WEST ORANGE, NJ — Municipal engineer Leonard Lepore announced at the July 16 West Orange Pedestrian Safety Advisory Board meeting that the Main Street road diet will include lane, striping and parking changes to slow down traffic and increase road safety in the township.
The project, which spans from Park Avenue to Tory Corner on Washington Street, will reduce the number of lanes on Main Street from four to two, change the curb lane to an 8-foot parking and no-parking lane, and replace current skip lines with a solid white line “delineating the curb lane from the northbound and southbound lanes,” Lepore said.
Parking areas will remain the same, except at T-intersections, including Erwin Place, Prospect Place and Kling Street, “where we want to prohibit a little bit of parking … to help facilitate left turns,” Lepore said.
“Too often — and you’ll notice this during rush hour — if somebody wants to, say, make a left turn onto Erwin or Prospect Place, they’re waiting for a gap in the opposite, southbound direction,” Lepore said. “I’m not going to say it’s going to solve every single problem but we certainly want to help facilitate some movement around the intersection.”
Parking will continue to be prohibited on both sides of Main Street at Thomas Edison National Historic Park, the community house and in front of the Rite Aid between Erwin and Prospect places because “these are areas where we have high pedestrian volumes,” Lepore said.
Lepore also mentioned that he plans to “tweak” parking at Washington Street in the southbound direction to make fewer parking spots available in front of the merchants on the western side of Main Street to facilitate buses that travel that route.
However, parking will be added in front of the CVS between Edisonia Terrace and Babcock Place as it diminishes “the likelihood that somebody is going to try and scoot around the queue of traffic,” the engineer said.
The county has also agreed to install a high visibility crosswalk at the Dunkin’ Donuts and Baskin Robbins and Edison Middle School crossing as part of the road diet. The bus stop at the location will be eliminated and a flashing pedestrian-activated crossing sign will be added, Lepore said. Similar signs are also set to be installed at other high-volume crossings, including Charles Street, Lakeside Avenue, Kling Street and at Babcock Place by the community house.
While he did not announce a definite date, Lepore said that he expects the changes to be implemented later this year after he makes a few “tweaks” and meets with county officials again. He also said additional future phases could bring similar changes to other areas of Main Street.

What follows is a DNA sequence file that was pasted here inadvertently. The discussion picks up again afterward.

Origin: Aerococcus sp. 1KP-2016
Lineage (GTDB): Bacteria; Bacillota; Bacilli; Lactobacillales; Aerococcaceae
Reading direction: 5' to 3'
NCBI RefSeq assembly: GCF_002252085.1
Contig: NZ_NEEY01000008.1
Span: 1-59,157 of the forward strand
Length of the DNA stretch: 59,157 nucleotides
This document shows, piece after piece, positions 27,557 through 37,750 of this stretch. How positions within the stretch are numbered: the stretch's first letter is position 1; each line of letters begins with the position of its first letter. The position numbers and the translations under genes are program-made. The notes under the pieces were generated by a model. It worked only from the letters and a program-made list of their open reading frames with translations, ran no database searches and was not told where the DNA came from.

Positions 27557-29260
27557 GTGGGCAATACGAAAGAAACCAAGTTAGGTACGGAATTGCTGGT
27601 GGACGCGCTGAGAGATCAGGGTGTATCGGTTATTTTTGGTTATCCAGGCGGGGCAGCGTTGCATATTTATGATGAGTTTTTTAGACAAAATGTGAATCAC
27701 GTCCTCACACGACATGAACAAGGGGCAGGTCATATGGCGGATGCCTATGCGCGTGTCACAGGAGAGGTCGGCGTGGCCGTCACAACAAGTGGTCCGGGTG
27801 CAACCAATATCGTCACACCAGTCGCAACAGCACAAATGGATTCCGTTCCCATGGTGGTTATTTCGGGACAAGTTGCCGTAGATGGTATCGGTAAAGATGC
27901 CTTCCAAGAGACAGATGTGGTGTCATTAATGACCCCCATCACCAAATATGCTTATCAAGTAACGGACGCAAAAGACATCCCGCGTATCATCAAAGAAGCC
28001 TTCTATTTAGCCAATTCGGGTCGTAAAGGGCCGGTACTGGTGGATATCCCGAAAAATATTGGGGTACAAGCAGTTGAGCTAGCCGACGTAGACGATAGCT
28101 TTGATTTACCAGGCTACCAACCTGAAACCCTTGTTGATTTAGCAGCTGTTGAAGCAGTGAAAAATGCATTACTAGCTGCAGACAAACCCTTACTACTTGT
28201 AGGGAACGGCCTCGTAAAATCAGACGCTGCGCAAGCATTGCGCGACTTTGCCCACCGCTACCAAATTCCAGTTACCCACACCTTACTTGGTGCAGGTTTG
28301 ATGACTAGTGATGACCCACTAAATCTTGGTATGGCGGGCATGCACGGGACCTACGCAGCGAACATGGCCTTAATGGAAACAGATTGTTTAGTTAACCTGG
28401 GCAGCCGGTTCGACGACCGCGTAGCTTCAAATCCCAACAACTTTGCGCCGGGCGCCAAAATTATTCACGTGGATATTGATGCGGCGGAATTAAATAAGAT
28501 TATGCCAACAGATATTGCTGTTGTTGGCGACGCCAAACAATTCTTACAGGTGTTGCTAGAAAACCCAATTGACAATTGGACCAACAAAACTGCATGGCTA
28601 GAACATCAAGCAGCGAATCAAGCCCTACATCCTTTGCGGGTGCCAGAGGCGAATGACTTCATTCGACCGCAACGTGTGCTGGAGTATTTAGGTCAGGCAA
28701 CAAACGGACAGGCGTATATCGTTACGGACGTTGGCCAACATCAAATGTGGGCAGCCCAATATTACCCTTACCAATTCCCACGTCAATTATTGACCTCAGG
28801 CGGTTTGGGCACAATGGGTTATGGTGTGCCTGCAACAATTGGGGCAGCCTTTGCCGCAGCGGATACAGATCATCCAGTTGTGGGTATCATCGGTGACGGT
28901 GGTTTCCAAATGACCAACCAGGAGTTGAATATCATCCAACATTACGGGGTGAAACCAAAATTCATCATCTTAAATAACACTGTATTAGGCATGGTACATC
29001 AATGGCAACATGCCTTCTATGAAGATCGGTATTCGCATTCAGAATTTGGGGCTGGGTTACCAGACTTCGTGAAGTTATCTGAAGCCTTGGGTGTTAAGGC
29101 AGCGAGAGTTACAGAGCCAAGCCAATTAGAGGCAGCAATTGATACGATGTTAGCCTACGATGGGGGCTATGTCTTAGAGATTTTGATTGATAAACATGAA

Also at the meeting, West Orange Police Officer Chris Jacksic gave board members updates on other township projects.
A new crosswalk has been installed at Lawrence Avenue and South Valley Road, and a light is in the process of being added at Alisa Drive, Jacksic said.
Jacksic also discussed the findings from the second quarter crash data. In the second quarter of 2018, there was a 25.38-percent decrease in the total number of motor vehicle crashes compared to the second quarter of 2017, Jacksic said. However, for the second quarter in a row, Jacksic said police have seen a steady increase in instances in which individuals leave the scene of a crash.
“I think it’s the economy,” said Jacksic of the cause of the increase. “I think people are like ‘oh crap. I don’t want to pay for that’ and they leave, which puts pressure on us to solve these.”
There was also an increase in auto-pedestrian crashes from two cases in 2017 to four cases, but there have been no fatalities in the second quarter, he said.
“We do battle the county on a regular basis to try to get stuff done … it’s a slower process. I think a lot of you now see that it takes time to get us to our goals,” Jacksic said. “A lot of the goals we’ve had, we’re starting to now see come to fruition, which is a good thing and I think the crash data shows that.”
To further continue the mission of the police and town to reduce motor vehicle crashes and increase safety for all — especially for pedestrians — board member Sunil Badlani suggested the PSAB work with the Township Council to join the more than 25 New Jersey towns taking a stand against the legalization of recreational marijuana.
“Marijuana legalization is steamrolling ahead. What’s the impact on the roads, nobody knows. We’ve seen the impact that alcohol has had and what MADD and other organizations have done to dial it back. Here there are no tests to even detect that you are under the influence” of marijuana, said Badlani. “Bottom line is: something needs to be done about it.
“Why not have West Orange join that group and put additional pressure on the state,” he continued. “It’s a small thing that will hopefully make a difference.”
The majority of board members seemed to be on board with Badlani’s suggestion. Township Councilman Jerry Guarino said he will work with other PSAB members to collect more data on the issue and maybe have a multitown meeting to prepare a case for joining other towns against legalization to bring forward to the council.
“It’s become a gigantic science experiment,” West Orange Community Traffic Safety Program coordinator Detective Arnold Anderson said of the marijuana industry. “I really think we need to be better educated before we just go ‘OK, sure,’ because the financial benefit does not outweigh the social cost.”
Photos by Kaanita Iyer